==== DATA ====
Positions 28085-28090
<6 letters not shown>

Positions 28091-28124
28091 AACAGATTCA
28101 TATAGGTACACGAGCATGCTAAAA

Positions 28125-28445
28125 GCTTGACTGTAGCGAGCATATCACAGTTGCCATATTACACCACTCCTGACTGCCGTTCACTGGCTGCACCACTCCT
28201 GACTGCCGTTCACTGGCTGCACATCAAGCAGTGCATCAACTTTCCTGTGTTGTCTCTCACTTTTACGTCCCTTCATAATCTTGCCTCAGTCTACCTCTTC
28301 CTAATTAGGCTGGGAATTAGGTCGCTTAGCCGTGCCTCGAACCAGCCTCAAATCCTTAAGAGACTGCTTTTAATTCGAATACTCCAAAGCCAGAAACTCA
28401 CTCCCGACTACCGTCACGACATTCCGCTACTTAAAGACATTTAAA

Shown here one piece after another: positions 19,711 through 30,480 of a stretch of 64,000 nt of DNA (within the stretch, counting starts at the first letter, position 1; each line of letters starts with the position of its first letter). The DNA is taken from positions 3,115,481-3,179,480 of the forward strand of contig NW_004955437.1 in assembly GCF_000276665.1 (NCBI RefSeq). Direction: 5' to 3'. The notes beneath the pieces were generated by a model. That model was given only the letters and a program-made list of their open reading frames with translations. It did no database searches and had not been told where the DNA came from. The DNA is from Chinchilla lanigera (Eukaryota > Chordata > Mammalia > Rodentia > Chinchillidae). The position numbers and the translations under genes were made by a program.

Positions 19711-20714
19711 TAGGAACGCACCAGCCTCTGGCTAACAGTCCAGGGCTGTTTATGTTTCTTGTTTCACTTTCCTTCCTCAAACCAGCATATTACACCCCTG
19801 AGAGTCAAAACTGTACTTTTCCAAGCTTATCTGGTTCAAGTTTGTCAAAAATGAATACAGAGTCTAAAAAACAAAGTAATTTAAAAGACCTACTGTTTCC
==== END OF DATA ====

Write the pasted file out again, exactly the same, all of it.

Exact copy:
Positions 28085-28090
<6 letters not shown>

Positions 28091-28124
28091 AACAGATTCA
28101 TATAGGTACACGAGCATGCTAAAA

Positions 28125-28445
28125 GCTTGACTGTAGCGAGCATATCACAGTTGCCATATTACACCACTCCTGACTGCCGTTCACTGGCTGCACCACTCCT
28201 GACTGCCGTTCACTGGCTGCACATCAAGCAGTGCATCAACTTTCCTGTGTTGTCTCTCACTTTTACGTCCCTTCATAATCTTGCCTCAGTCTACCTCTTC
28301 CTAATTAGGCTGGGAATTAGGTCGCTTAGCCGTGCCTCGAACCAGCCTCAAATCCTTAAGAGACTGCTTTTAATTCGAATACTCCAAAGCCAGAAACTCA
28401 CTCCCGACTACCGTCACGACATTCCGCTACTTAAAGACATTTAAA

Shown here one piece after another: positions 19,711 through 30,480 of a stretch of 64,000 nt of DNA (within the stretch, counting starts at the first letter, position 1; each line of letters starts with the position of its first letter). The DNA is taken from positions 3,115,481-3,179,480 of the forward strand of contig NW_004955437.1 in assembly GCF_000276665.1 (NCBI RefSeq). Direction: 5' to 3'. The notes beneath the pieces were generated by a model. That model was given only the letters and a program-made list of their open reading frames with translations. It did no database searches and had not been told where the DNA came from. The DNA is from Chinchilla lanigera (Eukaryota > Chordata > Mammalia > Rodentia > Chinchillidae). The position numbers and the translations under genes were made by a program.

Positions 19711-20714
19711 TAGGAACGCACCAGCCTCTGGCTAACAGTCCAGGGCTGTTTATGTTTCTTGTTTCACTTTCCTTCCTCAAACCAGCATATTACACCCCTG
19801 AGAGTCAAAACTGTACTTTTCCAAGCTTATCTGGTTCAAGTTTGTCAAAAATGAATACAGAGTCTAAAAAACAAAGTAATTTAAAAGACCTACTGTTTCC